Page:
Cell biology Evolution Intelligent Design

Researchers: “profound yet intuitive: Every species has evolved backup plans”

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Species evolve ways to back up life’s machinery
artist’s conception of the interactome/Shuoshu, iStock

To study this “interactome,” researchers collecting data on 9 million protein interactions among species:

The scientists studied 1,840 species – from bacteria to primates – to understand how evolution built life forms that could survive in the face of natural adversities. What they discovered was profound yet intuitive: Every species has evolved backup plans that allow its protein machinery to find bypasses and workarounds when nature tries to gum up the works. No previous study has ever surveyed such a broad swath of species to find a survival strategy common to all life: Develop a versatile and robust molecular machinery.

“Across our entire sample, we find that the resilience of a species is strongly correlated with having protein networks that are robust to failure and can interact in multiple ways to preserve life,” said Stanford computer scientist Jure Leskovec, senior author of the paper that appears today in Proceedings of the National Academy of Sciences.

Evolutionary biologist Marcus Feldman, a co-author on the paper, said this is the most ambitious effort yet to understand what scientists call the interactome – the sum total of all the protein interactions for each species, just as genome describes the sum total of a species’ DNA. “We’re looking at the mechanism of evolution on an unprecedented scale, using the tools of data science to study the structure of the protein networks that make life possible,” Feldman said. Tom Abate, “Species evolve ways to back up life’s machinery” at Phys.org

And it all just happened, due to natural selection acting on random mutations (Darwinism), right? Look around you and you will see rocks slowly evolving into horses, using the same randomness…

Before you go: “Interspecies communication” strategy between gut bacteria and mammalian hosts’ genes described

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5 Replies to “Researchers: “profound yet intuitive: Every species has evolved backup plans”

  1. 1
    es58 says:

    When do they get the ability to do the testing during development to make sure the backup plans work?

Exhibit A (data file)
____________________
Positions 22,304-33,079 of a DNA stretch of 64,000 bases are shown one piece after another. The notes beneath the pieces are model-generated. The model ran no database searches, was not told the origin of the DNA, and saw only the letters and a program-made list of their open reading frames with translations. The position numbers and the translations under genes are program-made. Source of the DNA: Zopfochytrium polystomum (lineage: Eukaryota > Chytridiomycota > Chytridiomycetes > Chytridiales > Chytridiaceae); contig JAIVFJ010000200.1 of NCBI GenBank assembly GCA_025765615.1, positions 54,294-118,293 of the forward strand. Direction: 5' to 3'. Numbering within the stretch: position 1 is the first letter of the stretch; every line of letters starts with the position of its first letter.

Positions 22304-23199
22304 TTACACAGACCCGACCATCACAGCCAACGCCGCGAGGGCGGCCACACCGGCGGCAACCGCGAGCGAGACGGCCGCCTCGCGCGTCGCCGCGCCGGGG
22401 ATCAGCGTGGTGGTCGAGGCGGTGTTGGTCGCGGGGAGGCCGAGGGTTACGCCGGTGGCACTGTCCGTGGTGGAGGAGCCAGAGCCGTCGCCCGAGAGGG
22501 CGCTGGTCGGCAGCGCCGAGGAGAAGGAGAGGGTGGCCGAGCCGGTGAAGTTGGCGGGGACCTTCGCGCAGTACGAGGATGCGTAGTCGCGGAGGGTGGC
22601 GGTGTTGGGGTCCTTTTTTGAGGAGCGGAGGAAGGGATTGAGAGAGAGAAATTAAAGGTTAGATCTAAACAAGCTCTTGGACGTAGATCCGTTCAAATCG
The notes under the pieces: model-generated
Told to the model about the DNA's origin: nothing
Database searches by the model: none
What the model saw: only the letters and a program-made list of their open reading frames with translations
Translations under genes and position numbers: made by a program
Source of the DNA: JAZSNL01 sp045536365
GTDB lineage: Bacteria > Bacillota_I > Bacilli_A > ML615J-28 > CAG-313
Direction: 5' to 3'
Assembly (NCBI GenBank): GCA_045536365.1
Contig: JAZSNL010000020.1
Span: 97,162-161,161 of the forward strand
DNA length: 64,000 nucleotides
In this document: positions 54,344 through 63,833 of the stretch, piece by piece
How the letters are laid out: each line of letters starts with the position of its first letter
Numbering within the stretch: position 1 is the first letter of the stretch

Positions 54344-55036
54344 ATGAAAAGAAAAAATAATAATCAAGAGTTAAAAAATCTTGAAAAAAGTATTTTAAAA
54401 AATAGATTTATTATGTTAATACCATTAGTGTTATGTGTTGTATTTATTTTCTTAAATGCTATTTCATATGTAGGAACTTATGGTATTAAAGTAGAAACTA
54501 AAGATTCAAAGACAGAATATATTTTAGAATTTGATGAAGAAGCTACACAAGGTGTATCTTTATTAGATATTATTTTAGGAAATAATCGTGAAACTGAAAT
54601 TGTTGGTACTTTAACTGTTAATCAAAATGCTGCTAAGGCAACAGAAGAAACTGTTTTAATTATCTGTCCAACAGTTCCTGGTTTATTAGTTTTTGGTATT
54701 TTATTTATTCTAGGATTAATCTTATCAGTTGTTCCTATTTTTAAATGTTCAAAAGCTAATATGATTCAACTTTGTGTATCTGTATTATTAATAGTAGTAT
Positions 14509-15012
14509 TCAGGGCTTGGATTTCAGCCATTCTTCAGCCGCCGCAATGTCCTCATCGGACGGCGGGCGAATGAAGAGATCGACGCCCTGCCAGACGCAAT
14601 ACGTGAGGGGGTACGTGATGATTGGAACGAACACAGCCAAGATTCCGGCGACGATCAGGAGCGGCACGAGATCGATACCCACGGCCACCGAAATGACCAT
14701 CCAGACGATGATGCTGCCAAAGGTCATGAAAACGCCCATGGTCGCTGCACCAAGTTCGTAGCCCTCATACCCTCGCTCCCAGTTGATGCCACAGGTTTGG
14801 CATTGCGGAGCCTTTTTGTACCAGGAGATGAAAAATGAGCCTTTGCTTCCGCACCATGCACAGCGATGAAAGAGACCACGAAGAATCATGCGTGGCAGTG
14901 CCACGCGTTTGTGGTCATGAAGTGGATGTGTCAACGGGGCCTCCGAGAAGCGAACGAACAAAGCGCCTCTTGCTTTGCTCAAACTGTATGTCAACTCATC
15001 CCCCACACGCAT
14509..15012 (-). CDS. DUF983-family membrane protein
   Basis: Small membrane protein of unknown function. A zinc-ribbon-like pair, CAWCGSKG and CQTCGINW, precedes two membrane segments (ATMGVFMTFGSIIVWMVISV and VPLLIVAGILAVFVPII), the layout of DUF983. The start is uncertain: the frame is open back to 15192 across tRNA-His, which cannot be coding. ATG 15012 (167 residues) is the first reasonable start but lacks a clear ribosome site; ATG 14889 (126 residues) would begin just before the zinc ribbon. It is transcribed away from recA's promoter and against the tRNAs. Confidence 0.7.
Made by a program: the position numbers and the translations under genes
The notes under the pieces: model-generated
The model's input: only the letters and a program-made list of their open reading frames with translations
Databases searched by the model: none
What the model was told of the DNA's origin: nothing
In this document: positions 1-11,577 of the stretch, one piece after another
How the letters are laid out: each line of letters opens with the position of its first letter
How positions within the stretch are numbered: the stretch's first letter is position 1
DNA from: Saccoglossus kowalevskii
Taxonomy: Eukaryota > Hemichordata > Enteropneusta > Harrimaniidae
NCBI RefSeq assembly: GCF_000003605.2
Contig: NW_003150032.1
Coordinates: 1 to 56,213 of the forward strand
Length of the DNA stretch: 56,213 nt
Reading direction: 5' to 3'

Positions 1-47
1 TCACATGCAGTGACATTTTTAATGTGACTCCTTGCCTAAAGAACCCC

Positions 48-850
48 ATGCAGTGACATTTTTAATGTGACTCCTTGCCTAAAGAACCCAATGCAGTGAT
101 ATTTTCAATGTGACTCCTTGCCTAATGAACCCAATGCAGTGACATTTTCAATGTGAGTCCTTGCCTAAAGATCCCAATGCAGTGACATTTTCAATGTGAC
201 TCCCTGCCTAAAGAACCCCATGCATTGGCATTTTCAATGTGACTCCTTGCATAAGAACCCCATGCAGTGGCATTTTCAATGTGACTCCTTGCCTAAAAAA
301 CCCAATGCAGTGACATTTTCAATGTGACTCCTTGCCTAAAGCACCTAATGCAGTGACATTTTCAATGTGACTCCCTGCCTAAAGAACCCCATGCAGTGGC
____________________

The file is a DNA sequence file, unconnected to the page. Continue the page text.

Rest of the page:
2. 2
    PeterA says:

    Es58,
    The department of quality assurance handles that kind of issue.

    🙂

  3. 3
    vmahuna says:

    There are surely a dozen reasons why these “back up plans” don’t make sense from an Evolutionary point of view, but they are sure signs of Irreducible Complexity. That is, just my guess, but wouldn’t any half-baked back-up system ENSURE DESTRUCTION? I mean, wouldn’t any intermediate system ATTACK cell processes that WORK?
    Just sayin’…
    I would point out that I spent MANY years attending meetings about Failure Modes and Analysis for DoD systems. And the FIRST thing you do is describe, in GREAT detail, what the system is REQUIRED to do in normal operation. And THEN you start listing all of the ways in which the proposed design would AUTOMATICALLY (“naturally”) “fail over” into one of the alternate modes of operation. But you do NOT get an Auxiliary Generator just by Chance.

  4. 4
    PeterA says:

    Vmahuna,
    In those brainstorming meetings did you apply RV+NS Principles to reach the solution?
    🙂

  5. 5
    vmahuna says:

    PeterA,
    Failure Modes and Effects Analysis (FMEA) is NOT “brainstorming”. You start with a Functional Specification for the System and “decompose” the higher level functions (“transmit and receive radio signals”) into subfunctions for subsystems (e.g., the Power Supply “supplies power”). You then GUESS (normally from field experience) how the system can fail and assign a REQUIRED Mean Time Between Failures to the components to use as a Shopping List (find me a 120 volt, 5 amp, direct current power supply with a 10,000 hour MBTF).
    You can then “trade” MTBFs with the subsystems as long as the calculated system meets the specified system MBTF.
    Sometimes a component also CAN do things that are irrelevant to the system (um, it includes a “FAIL” warning light, but the component will be sealed inside a cabinet).
    So, I went to Spares Selection meetings where the engineers were SUPPOSED to have already finished all the MTBF studies. But when I would point out that the system was only required to operate 1,000 hours per year and the advertised MTBF was 10,000 hours, so I wasn’t recommending ANY spares at the operating site, the Engineers would routine say crap like, “Oh, well, the MTBF is crap, so we need at least 2 or 3 spares for every installation.” (based on “gut feel” “just to be safe”)
    A war story, my mom came and stayed with me for a few months, and one evening after dinner she saw me typing away on my genuine IBM PC-1 with a green-black monitor. So she says quite innocently, “Is that homework for a class?” And without thinking I replied, “No, I’m trying to spend 150 million dollars.” To which she replies, “Oh, that’s nice.” And I stop and turn away from the PC to clarify: “I’m trying to SPEND 150 million REAL dollars.” And she walked away confused.
    So I spent decades crunching numbers that NOBODY cared about, methodologies be damned. Ya make a wild guess, add 10%, get somebody in contracts or accounting to accept it, and then wait and see how things work out. Then you throw away the spare you never used (because the MTBF was actually MUCH higher than advertised) and beg for more money to buy spares for the crap that has an actual MTBF of 100 hours.

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